Civil and Human Rights

U.S. Supreme Court nixes Florida death penalty process

By Nick Gass


The Supreme Court on Tuesday ruled that Florida’s death penalty sentencing process violates the constitutional rights of criminal defendants.


In an 8-1 decision, the justices held that the state’s sentencing method grants too much power to judges and too little to juries, thus violating the Sixth Amendment right to an impartial jury. While the court’s opinion in Hurst v. Florida is limited to that state’s practices specifically, it could affect Florida’s other death-row inmates, which total 390 in number.


In this particular case, the court sided with death-row inmate Timothy Hurst, who was convicted and sentenced to death for murdering a restaurant manager at the Popeyes franchise in Pensacola where he worked in 1998. Hurst’s attorneys had argued that the 37-year-old was mentally disabled, with an IQ of between 70 and 78.


“The Sixth Amendment protects a defendant’s right to an impartial jury,” Justice Sonia Sotomayor wrote in the majority opinion. “This right required Florida to base Timothy Hurst’s death sentence on a jury’s verdict, not a judge’s factfinding. Florida’s sentencing scheme, which required the judge alone to find the existence of an aggravating circumstance, is therefore unconstitutional.”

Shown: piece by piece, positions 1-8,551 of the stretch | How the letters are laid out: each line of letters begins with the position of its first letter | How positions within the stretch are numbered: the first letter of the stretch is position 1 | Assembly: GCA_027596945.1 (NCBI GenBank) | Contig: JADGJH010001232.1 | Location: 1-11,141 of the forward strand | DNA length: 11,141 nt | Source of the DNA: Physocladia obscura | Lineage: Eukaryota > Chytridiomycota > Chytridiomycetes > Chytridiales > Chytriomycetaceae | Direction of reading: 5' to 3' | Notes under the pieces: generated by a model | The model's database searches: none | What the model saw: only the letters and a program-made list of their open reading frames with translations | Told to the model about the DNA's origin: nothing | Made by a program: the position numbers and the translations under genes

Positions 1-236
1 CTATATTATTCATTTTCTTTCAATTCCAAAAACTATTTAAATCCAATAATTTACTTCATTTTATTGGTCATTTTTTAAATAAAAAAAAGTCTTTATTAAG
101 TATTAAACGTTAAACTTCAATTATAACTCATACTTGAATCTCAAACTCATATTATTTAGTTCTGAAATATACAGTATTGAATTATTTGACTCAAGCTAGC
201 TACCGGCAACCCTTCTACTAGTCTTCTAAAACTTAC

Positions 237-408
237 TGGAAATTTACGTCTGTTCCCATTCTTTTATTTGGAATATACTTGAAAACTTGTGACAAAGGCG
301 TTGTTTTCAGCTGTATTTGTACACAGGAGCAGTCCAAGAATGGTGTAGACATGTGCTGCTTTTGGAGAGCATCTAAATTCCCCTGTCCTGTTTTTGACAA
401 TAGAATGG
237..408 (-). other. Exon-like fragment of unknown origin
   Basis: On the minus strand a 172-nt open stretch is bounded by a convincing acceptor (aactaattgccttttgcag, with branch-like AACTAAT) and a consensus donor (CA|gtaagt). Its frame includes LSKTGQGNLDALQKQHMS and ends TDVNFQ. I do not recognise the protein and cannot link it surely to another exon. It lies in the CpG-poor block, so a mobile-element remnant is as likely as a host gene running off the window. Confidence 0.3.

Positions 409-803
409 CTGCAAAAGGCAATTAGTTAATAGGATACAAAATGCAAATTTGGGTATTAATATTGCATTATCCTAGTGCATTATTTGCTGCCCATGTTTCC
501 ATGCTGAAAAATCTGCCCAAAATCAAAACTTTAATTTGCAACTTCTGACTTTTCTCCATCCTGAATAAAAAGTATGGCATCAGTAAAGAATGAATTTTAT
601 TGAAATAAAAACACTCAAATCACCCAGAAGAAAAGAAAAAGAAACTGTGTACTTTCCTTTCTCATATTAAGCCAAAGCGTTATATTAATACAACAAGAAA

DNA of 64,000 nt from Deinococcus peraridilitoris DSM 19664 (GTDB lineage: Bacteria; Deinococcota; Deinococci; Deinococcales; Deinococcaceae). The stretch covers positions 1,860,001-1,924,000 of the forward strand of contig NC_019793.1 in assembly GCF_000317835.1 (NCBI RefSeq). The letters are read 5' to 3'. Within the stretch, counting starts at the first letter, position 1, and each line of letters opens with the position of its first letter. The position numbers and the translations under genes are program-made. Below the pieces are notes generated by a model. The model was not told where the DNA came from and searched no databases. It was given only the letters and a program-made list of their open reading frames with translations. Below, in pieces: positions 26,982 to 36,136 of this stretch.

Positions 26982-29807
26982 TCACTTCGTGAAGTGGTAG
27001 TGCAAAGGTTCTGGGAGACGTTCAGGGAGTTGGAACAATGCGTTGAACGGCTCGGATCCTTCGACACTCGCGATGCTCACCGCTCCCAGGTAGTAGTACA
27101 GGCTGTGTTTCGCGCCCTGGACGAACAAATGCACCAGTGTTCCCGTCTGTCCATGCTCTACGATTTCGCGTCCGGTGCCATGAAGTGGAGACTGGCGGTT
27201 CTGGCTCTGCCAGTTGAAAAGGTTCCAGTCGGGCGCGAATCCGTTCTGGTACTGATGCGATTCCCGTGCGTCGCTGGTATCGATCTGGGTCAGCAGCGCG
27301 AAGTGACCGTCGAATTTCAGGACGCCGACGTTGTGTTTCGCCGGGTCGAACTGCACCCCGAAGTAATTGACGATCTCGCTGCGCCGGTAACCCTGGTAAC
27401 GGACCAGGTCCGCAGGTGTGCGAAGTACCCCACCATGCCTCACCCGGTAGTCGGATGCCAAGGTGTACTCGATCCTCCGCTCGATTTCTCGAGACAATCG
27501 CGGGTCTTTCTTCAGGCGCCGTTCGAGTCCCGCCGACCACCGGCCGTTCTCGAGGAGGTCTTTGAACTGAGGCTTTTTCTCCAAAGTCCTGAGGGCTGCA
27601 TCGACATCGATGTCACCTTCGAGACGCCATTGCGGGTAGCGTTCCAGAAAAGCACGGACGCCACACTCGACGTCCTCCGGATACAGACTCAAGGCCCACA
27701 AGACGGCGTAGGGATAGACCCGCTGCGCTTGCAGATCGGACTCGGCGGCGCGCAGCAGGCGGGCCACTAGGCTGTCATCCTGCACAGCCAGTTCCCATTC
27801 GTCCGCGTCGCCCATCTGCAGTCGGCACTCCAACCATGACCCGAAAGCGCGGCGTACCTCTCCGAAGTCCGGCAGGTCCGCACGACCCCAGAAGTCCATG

The Constitutional Accountability Center, which filed an amicus brief in the case with the American Civil Liberties Union, hailed the decision. 


“The Court affirmed in unequivocal terms the importance of the Sixth Amendment right to an impartial jury, with only Justice Alito in dissent,” said Brianne Gorod, appellate counsel for the Constitutional Accountability Center. “The Court made clear that a state cannot impose a death sentence without a jury making the factual findings required by law.”

More from Civil and Human Rights